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The most high speed military officer ever

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alferec

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This army doc is tabbed out like crazy!!! How is this possible???

http://www.army.mil/-news/2008/07/29/11298-top-medical-officer-in-iraq-garners-first-star/

"...Caravalho is a graduate of Gonzaga University, holds a doctoral degree from the Uniformed Service University of Health Sciences and is a graduate of the Army War College...

Caravalho's decorations include the Legion of Merit, Meritorious Service Medal (with 6 Oak Leaf Clusters), Joint Service Commendation Medal, Army Commendation Medal, Army Achievement Medal (with 3 Oak Leaf Clusters), Flight Surgeon Badge, Expert Field Medical Badge, Parachutist Badge, Scuba Diver Badge, Ranger Tab and Special Forces Tab."

:wow:
 

IgD

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I'm a physician first and foremost. I don't know anything about the General in the story but across my career I found physicians who had given up their identity as a doctor. They traveled around from place to place. In one respect it made them great officers but terrible physicians.
 

Habeed

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The first badges are mostly obtained with seniority and this doctor's high rank. The flight surgeon badge is another 'default' badge obtained for doing that type of posting.

EFMB is one tough cookie : it's a tough 2 week course that has some onerous physical requirements, such as a 12 mile ruck march in 3 hours in the San Antonio heat.

The parachutist badge is a prestige badge that would be pretty easy to get if the doc had been assigned to an airborne unit.

The ranger AND special forces tabs may or may not be a big deal. Technically, to be tabbed one is supposed to complete ranger school and special forces selection. However, I have seen officers wear both tabs simply because they were assigned to a unit that was a ranger or special forces unit.

Special Forces selection is brutal, physically, and it would be a waste to make a doctor finish it.

Ultimately, it's an impressive collection of decorations. This doc must be in pretty good physical shape.

However, this man is by no means the most highly decorated : notice there are no medals for bravery. I would rank badges for bravery above any of these "certificates of completion" badges that this man has.
 

mann976

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I'm a physician first and foremost.

well...so glad you cleared that up. glad to see you have your priorities straight. don't be so quick to judge . . just b/c a doc decides to go the admin/flag route doesn't necessarily mean he's a bad physician. he could be a damn good one and chose to go that route to help invoke change.
 

CodeBlueMD

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I have seen officers wear both tabs simply because they were assigned to a unit that was a ranger or special forces unit.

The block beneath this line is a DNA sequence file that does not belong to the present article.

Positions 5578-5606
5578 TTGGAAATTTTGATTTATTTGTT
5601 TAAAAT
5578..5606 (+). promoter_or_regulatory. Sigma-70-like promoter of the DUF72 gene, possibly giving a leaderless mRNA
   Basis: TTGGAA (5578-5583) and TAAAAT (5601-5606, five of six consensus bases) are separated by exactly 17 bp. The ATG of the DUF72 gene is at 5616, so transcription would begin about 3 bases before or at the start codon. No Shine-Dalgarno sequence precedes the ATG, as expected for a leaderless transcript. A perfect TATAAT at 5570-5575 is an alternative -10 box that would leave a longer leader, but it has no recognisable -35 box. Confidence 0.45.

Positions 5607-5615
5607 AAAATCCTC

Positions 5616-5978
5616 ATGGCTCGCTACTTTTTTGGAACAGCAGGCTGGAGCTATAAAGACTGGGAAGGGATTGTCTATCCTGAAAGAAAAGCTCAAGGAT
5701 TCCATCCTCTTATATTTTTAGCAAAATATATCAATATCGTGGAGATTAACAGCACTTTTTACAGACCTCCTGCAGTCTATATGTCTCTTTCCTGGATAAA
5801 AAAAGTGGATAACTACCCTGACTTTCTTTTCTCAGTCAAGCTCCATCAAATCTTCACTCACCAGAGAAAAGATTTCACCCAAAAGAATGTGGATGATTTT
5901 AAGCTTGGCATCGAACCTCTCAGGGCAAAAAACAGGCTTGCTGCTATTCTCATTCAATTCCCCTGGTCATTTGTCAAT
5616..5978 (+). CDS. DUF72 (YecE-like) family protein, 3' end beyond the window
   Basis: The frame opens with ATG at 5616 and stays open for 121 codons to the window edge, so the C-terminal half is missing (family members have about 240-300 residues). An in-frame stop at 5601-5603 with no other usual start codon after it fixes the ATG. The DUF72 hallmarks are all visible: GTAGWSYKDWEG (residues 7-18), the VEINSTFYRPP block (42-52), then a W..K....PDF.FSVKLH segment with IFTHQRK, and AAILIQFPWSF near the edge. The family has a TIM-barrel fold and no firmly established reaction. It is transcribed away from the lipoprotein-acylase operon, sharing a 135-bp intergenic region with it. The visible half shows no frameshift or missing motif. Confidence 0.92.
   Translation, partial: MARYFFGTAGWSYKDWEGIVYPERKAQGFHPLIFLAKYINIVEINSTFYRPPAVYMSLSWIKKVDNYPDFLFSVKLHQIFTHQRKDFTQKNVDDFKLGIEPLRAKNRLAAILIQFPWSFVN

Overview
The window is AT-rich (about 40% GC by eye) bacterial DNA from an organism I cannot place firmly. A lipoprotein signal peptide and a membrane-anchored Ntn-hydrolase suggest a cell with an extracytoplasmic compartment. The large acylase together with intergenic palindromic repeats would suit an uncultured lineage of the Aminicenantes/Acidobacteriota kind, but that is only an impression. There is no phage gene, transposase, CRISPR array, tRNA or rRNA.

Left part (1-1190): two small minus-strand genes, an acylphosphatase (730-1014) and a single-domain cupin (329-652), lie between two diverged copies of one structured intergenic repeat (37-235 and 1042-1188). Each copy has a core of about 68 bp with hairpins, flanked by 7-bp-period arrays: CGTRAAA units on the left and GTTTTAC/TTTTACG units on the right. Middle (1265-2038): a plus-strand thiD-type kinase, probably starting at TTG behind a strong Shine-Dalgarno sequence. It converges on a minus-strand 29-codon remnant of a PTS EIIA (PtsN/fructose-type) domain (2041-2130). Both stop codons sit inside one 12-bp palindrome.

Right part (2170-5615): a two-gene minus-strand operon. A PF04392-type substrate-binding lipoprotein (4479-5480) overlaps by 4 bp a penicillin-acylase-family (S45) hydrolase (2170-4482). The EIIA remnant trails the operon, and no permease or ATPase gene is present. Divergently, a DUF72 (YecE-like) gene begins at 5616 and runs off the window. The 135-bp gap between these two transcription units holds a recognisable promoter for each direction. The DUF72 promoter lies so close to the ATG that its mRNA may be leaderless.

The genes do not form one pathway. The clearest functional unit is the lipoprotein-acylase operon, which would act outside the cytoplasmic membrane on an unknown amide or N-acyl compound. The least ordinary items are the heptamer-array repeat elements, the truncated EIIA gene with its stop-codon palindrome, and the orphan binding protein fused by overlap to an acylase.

Really? Never seen that.

You actually have to complete the 6 week course at Rucker and be an MD or DO to wear the Flight Surgeon badge, legally. Not that it's a very difficult course...
 

IgD

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In the Navy you have two collar devices: one for medical corps and the other is your rank. Someone told me once that you have to keep a balance between the two devices. I met some interesting characters who gave up their identity as a physician. One high ranking individual introduced himself as a "former physician". What do you think of that?
 

Habeed

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Well, ranger school and special forces selection are both ways to create elite infantry troops. It's all about operations in hostile territory on foot, possibly behind enemy lines. In principle, special forces and rangers are the infantry soldiers you use for the most dangerous missions, again and again, because they are the strongest and shoot the straightest.

What the heck can a physician contribute? It's a waste of resources to have that physician trying to shoot the bad guys, or have him humping a rucksack with the rest of the troops. Physicians are only worth their training costs if you use them in a well lit and well supplied clinic treating one patient after another, for 12 hours at a stretch. Not to mention, physicians aren't typically the motor-cycle riding 19 year old risk-takers that make good elite infantry.

So it's possible the Army put this doc in a special forces unit...at the battalion level, it makes sense to have a few doctors. But having him complete the training? Maybe he did complete it, but that was certainly not a wise use of the Army's money...
 

CodeBlueMD

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Well, ranger school and special forces selection are both ways to create elite infantry troops. It's all about operations in hostile territory on foot, possibly behind enemy lines. In principle, special forces and rangers are the infantry soldiers you use for the most dangerous missions, again and again, because they are the strongest and shoot the straightest.

What the heck can a physician contribute? It's a waste of resources to have that physician trying to shoot the bad guys, or have him humping a rucksack with the rest of the troops. Physicians are only worth their training costs if you use them in a well lit and well supplied clinic treating one patient after another, for 12 hours at a stretch. Not to mention, physicians aren't typically the motor-cycle riding 19 year old risk-takers that make good elite infantry.

So it's possible the Army put this doc in a special forces unit...at the battalion level, it makes sense to have a few doctors. But having him complete the training? Maybe he did complete it, but that was certainly not a wise use of the Army's money...